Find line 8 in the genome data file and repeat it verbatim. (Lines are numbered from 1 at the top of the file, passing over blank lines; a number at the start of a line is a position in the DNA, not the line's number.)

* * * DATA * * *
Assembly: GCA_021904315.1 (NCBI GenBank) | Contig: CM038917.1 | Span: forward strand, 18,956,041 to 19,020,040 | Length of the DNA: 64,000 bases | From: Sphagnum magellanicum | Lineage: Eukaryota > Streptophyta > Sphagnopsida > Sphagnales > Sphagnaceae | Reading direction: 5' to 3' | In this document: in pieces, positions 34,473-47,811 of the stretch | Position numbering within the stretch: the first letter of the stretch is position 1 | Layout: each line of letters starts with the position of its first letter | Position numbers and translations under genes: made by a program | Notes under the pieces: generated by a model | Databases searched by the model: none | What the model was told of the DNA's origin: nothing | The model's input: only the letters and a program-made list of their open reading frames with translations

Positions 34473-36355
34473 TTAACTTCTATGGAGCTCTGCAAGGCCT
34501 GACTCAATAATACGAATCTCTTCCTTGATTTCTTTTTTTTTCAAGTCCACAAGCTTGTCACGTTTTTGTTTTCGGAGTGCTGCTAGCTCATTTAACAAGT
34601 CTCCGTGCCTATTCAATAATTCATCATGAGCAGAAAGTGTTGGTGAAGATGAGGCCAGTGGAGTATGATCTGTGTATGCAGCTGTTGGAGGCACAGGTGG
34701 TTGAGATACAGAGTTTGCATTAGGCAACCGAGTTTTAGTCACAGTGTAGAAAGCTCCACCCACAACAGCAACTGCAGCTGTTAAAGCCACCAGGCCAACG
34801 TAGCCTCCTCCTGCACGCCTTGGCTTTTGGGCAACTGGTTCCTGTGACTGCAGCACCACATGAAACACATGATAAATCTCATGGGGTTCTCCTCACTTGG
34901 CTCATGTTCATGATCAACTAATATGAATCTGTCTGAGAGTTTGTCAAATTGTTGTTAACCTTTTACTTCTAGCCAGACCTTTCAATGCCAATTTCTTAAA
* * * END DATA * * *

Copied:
34901 CTCATGTTCATGATCAACTAATATGAATCTGTCTGAGAGTTTGTCAAATTGTTGTTAACCTTTTACTTCTAGCCAGACCTTTCAATGCCAATTTCTTAAA